You don’t need a top-five quarterback to win a Super Bowl. But it helps.
Jimmy Garoppolo came about as close as you can to winning a ring. Nick Foles won Super Bowl MVP and he’s not even guaranteed to start over Mitchell Trubisky this season. Peyton Manning in 2015 was Manning in name only when the Denver Broncos won a title.
Yet, everyone wants a Patrick Mahomes. It makes every other decision in the organization easier. We all know how valuable the position is. That’s why we’re going to rank all 32 starters.
A few rules: This ranking is for this season only. Situation matters some, because it always matters at quarterback. Even if I like Sam Darnold’s talent, the New York Jets haven’t done much to help him. This is also a list of the projected Week 1 starters, so we had to make a couple decisions on competitions.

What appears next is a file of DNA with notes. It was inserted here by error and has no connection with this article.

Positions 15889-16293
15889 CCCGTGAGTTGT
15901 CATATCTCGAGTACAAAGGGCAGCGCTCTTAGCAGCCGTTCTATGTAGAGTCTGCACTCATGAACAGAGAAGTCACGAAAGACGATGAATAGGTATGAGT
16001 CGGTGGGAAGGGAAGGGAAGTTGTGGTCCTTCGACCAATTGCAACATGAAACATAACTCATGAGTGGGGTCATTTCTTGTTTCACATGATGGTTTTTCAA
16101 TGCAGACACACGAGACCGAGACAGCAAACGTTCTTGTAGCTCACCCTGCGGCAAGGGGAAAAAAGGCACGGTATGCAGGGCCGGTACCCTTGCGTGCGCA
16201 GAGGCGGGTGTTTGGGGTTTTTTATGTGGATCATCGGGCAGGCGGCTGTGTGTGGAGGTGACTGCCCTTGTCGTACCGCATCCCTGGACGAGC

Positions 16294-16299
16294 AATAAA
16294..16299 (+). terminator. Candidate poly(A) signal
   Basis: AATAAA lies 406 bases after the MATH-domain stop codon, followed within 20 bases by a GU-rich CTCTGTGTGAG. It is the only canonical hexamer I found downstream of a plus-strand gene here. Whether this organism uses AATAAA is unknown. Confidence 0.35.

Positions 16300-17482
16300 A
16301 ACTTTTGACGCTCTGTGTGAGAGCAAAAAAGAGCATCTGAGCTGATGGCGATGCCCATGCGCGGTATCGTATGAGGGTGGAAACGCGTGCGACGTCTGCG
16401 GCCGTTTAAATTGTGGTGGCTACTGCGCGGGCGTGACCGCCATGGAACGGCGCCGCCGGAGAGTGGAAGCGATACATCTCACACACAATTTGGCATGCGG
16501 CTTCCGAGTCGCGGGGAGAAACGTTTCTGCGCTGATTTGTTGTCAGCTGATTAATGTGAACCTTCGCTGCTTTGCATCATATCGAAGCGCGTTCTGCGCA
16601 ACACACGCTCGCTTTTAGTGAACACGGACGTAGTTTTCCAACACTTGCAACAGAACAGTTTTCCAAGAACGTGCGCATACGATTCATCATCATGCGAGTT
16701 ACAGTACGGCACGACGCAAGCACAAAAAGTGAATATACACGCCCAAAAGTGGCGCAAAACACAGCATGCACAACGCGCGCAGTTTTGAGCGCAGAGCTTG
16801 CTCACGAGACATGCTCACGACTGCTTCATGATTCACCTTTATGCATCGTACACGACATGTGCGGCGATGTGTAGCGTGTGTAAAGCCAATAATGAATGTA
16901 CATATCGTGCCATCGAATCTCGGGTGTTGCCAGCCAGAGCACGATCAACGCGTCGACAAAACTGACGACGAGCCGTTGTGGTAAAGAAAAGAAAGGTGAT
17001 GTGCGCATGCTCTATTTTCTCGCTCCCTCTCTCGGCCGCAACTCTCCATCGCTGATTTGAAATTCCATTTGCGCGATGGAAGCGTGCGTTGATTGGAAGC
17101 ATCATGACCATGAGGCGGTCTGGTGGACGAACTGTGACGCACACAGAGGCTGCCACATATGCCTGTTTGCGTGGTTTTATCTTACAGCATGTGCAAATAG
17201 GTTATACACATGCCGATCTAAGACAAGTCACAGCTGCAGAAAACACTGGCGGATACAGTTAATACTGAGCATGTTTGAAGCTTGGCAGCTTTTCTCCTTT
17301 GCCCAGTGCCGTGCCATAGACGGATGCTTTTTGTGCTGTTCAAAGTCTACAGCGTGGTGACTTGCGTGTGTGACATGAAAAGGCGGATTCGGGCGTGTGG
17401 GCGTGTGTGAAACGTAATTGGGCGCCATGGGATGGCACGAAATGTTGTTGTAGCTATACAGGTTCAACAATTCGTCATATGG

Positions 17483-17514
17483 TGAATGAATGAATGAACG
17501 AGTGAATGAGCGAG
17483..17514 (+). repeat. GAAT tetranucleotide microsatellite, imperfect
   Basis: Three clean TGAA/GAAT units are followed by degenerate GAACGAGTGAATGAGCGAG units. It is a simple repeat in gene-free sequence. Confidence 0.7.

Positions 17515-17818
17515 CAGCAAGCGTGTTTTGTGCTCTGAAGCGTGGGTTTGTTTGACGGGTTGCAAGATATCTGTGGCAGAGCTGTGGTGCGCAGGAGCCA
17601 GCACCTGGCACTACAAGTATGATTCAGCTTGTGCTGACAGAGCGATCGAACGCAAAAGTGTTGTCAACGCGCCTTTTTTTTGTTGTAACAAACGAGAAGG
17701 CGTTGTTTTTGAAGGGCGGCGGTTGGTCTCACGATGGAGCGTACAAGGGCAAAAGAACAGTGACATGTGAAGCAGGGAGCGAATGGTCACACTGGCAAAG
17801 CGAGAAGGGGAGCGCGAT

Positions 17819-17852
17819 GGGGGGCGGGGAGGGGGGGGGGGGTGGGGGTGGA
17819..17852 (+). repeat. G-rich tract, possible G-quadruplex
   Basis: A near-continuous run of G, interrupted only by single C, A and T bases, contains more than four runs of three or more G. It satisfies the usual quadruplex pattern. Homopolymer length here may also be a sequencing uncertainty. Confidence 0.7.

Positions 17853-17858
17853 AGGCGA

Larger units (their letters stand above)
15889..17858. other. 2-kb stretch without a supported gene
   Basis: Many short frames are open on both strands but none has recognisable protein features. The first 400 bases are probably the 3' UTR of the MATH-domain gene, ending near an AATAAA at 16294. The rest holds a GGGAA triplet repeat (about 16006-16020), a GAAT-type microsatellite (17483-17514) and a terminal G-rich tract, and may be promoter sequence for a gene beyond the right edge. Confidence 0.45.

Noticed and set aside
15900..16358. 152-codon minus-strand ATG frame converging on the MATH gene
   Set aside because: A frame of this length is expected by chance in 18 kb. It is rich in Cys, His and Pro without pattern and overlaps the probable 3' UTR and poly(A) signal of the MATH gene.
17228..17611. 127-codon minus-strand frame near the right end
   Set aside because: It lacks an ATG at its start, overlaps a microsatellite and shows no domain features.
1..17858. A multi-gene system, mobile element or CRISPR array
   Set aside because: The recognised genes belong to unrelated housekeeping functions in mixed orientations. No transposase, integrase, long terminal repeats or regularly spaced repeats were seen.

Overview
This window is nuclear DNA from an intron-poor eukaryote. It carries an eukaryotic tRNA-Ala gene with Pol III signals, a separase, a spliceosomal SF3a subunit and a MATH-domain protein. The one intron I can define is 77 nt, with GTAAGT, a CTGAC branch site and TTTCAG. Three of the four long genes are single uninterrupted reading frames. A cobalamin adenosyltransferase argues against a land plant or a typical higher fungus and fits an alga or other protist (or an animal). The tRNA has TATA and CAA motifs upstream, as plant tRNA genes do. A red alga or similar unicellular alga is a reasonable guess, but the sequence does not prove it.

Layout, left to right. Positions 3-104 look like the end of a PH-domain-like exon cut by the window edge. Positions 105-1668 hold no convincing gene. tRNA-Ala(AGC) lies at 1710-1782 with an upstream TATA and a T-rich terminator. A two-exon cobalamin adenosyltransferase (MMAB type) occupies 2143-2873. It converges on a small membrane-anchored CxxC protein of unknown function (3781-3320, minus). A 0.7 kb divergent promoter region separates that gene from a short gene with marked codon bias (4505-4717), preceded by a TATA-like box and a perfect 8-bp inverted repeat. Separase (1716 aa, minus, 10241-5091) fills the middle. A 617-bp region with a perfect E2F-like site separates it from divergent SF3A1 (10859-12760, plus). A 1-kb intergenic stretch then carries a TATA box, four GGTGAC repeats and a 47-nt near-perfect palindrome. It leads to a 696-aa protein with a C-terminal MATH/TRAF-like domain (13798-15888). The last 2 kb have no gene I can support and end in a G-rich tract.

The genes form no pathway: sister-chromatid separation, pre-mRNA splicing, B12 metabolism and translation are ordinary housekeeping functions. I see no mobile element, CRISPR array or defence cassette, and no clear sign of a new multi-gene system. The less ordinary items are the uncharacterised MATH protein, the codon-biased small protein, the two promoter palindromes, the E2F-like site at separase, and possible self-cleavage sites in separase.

Here are the power rankings for the 32 quarterbacks, with their respective team previews linked next to their names:
Taylor wasn’t a bad quarterback with the Buffalo Bills. But he wasn’t great and is the least likely name on this list. With all the quarterback talent in the league, it is surprising the 31-year-old Taylor is getting a shot for a team that otherwise has an intriguing roster. Taylor is holding the spot for rookie Justin Herbert, and he’ll play OK. He’s just not an exciting option.
If Nick Foles starts, maybe he’d be ranked a bit higher, but not too much given his inconsistency. If it’s Trubisky, we know how 2019 exposed his weaknesses. It seemed he was developing fine in his second season, but accuracy issues might keep him from ever reaching that level again.